“Say her name” is a phrase perhaps most recently associated with the name Breonna Taylor, the Black medical worker shot to death by Louisville police during a botched raid on her apartment on March 13, 2020. Following the shooting, Ms. Taylor’s family wanted the world to know her story and remember her. They adopted the phrase #SayHerName, first coined during the 2015 African American Policy Forum vigil addressing Black women’s struggles against gendered racialized violence to indicate that Breonna’s life mattered.

While Black males who fall victim to police violence — e.g., Michael Brown, Eric Garner, Tamir Rice — become well known, Black women are often erased when met by violence and killing. At the very least, Taylor’s death served to increase awareness of flaws with the use of no-knock warrant practice.

Today, I’m inviting all who read this piece to say the name Ella French. If that name is only vaguely familiar, allow me to share the following:

Ella French, a 29-year-old Chicago police officer since April 2018 and a member of the department’s Community Safety Team, was shot and killed the night of Saturday, Aug. 7, during a routine traffic stop of a vehicle with expired tags. Ms. French is the first female Chicago police officer killed in the line of duty since 1988. Her male partner was shot three times and was last reported as being in hospital in critical condition.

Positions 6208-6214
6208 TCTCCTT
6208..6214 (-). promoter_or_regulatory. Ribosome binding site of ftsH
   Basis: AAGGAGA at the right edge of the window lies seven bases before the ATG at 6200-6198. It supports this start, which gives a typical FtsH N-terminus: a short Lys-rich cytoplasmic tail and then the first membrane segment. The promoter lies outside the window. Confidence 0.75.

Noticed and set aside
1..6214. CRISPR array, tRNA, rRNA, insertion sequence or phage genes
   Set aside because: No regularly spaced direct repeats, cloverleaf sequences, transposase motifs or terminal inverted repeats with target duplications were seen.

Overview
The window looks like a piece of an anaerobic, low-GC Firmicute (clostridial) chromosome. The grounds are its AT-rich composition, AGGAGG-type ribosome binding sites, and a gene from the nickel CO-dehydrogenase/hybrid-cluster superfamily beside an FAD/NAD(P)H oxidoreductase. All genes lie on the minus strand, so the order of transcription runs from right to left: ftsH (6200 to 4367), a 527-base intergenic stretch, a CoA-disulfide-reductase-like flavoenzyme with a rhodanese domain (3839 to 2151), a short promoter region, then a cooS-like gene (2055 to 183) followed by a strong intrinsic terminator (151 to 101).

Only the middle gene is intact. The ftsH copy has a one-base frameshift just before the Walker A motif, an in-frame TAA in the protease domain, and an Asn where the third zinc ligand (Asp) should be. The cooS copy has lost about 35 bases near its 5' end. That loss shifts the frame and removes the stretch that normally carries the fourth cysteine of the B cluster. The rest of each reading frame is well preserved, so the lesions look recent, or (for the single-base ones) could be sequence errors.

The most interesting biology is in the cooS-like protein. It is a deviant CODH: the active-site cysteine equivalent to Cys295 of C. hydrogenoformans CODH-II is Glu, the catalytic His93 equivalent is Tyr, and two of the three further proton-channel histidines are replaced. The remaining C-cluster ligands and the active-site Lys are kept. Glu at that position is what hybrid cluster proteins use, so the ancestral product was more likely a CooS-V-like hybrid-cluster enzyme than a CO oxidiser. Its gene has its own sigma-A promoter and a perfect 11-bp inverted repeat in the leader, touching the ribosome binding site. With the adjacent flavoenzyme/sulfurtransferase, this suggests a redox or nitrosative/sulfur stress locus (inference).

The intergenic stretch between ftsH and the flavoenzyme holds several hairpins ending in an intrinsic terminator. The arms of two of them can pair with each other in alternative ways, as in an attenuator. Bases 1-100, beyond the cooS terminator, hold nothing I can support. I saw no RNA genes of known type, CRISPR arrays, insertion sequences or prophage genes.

Consistently, subsequent reports from fellow officers affirm that Ella had all the qualities one would want in a police officer. She always wanted to make a difference.

Ella was a proponent of psychotherapy and social work as means to reduce criminal incarceration. Her brother Andrew French told a Chicago Tribune reporter that his sister was a person of integrity who “always believed in people and believed in doing the right thing…She believed in taking care of people who can’t take care of themselves.”

Ella’s funeral service was held Aug. 19, at St. Rita of Cascia Church. Cardinal Blasé Cupich delivered the homily. Ella was buried Saturday, Aug. 21.

Her mother, who had adopted Ella when a child, addressed those in attendance saying, “I have two children, Ella and Andrew. They are my heart. Today, I am here with half my heart.”

Footnote: A memorial to this fallen police officer had been erected in the lobby of the Thompson Center, a state-owned office building in downtown Chicago. An individual was recorded trying to topple the memorial and trashing a photo of Officer French.

Ella French dedicated her life to making a difference for others. I wish there was more time in which I could get to know her. May she rest in peace. I, for one, will continue to say her name.

Peter Wibell,


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